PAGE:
The Department of Basic Education’s (DBE) spokesperson has decried the recent outrage at the sexual content included in lesson plans for school students in South Africa, blaming it on misinformation and misplaced vigour. Many parents, educators, faith-based organisations and various communities have denounced the new content on several grounds, saying that not only does it undermine the moral and religious values taught to children outside of school but that it also exposes the students to content of an inappropriate nature. Many have argued that the department has crossed a line by delving into the realm of value and moral judgements while teaching students sexual content.
The content concerned, which is contained in the Comprehensive Sexuality Education (CSE) curriculum, normalises masturbation and homosexuality and even encourages school students to look at certain individuals as heroes and role models due to either their HIV status or their identifying as LGBTQ+ combined with their activism and/or challenging of social and gender norms.
Spokesperson for the department, Elijah Mhlanga says the public “cannot attack something being tested”.
“Somebody took what we are doing in the pilot projects, where we are testing the scripted lesson plans, and told members of the public that we are going to implement what is in the pilot [programme], whereas we are only testing it to see how effective it will be so that we can learn lessons from it and make the necessary adjustments and go forward with it,” said Mhlanga.
“We are testing in 1500 schools and 300 000 learners have already been taught using this material… You cannot attack something being tested, because if you attack something being tested, what are you saying to the system? Where are we going to test to see if it will work or not?”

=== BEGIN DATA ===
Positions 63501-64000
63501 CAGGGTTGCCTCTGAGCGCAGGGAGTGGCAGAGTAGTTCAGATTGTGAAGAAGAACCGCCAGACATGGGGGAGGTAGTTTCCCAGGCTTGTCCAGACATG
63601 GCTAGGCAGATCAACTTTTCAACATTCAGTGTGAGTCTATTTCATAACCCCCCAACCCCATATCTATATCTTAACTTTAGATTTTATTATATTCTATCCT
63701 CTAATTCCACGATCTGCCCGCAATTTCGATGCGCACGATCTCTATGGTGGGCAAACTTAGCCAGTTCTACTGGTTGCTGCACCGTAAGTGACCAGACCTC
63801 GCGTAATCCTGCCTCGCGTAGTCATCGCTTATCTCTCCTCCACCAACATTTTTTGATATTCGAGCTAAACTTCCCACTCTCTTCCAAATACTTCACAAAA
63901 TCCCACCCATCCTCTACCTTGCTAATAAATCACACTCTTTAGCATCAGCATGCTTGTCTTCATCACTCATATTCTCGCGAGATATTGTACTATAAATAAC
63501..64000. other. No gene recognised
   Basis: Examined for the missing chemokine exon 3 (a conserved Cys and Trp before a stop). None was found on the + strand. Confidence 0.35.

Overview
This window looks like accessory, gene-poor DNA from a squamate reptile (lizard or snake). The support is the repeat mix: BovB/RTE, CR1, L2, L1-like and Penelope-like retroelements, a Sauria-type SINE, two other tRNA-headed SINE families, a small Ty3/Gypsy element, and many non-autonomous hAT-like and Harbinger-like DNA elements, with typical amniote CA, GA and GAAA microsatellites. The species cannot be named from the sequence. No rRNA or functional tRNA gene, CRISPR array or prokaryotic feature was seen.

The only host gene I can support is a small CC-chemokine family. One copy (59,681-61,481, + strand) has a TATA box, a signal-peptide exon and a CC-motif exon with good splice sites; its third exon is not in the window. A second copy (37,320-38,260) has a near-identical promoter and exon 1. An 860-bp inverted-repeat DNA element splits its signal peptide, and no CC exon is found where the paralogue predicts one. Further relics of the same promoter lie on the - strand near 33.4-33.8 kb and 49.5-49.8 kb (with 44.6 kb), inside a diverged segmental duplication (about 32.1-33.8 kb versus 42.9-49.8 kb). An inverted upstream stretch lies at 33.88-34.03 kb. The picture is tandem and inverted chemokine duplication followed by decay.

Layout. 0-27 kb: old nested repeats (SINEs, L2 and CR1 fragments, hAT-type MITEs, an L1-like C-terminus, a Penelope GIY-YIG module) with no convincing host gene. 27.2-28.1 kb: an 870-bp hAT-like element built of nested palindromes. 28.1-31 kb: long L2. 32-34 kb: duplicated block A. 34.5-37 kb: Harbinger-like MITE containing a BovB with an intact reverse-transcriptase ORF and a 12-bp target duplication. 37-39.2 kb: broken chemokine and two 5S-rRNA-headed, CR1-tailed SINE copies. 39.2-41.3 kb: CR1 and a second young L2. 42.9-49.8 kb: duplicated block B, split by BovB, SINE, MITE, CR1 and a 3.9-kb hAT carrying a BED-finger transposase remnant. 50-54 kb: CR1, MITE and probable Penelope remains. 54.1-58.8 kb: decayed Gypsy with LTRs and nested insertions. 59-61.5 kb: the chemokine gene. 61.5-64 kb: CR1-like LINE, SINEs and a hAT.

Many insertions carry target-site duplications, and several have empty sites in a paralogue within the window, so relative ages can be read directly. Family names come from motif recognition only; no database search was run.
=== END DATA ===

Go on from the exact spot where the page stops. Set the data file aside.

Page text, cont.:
Mhlanga argued that “children need to know what’s happening to their bodies” and that “they appreciate it [the content] because they say that in the home their parents aren’t comfortable talking about these things”.
He added that some children say that their parents are “so deeply religious” that they refuse to speak to children about sex-related topics, hence the need for schools to do so.
According to Mhlanga, this makes it suitable for the department to prescribe / pilot content that usurps other parent’s rights to educate their children on the topic in a manner they see morally and religiously fit.
The spokesperson made a strong accusation against opponents to the content, accusing some of having paedophilic intentions motivating them to battle the empowerment of youth.
“We are doing this to equip them with the skills they need for them to be able to protect themselves against sexual predators because we know that, based on some of the research we’ve done, some of the people opposing this are paedophiles. Now they know children will be empowered with information…” said Mhlanga.
Despite the widespread public outcry, Mhlanga claimed that the reaction to the pilot programme has been “very positive” by both students and parents.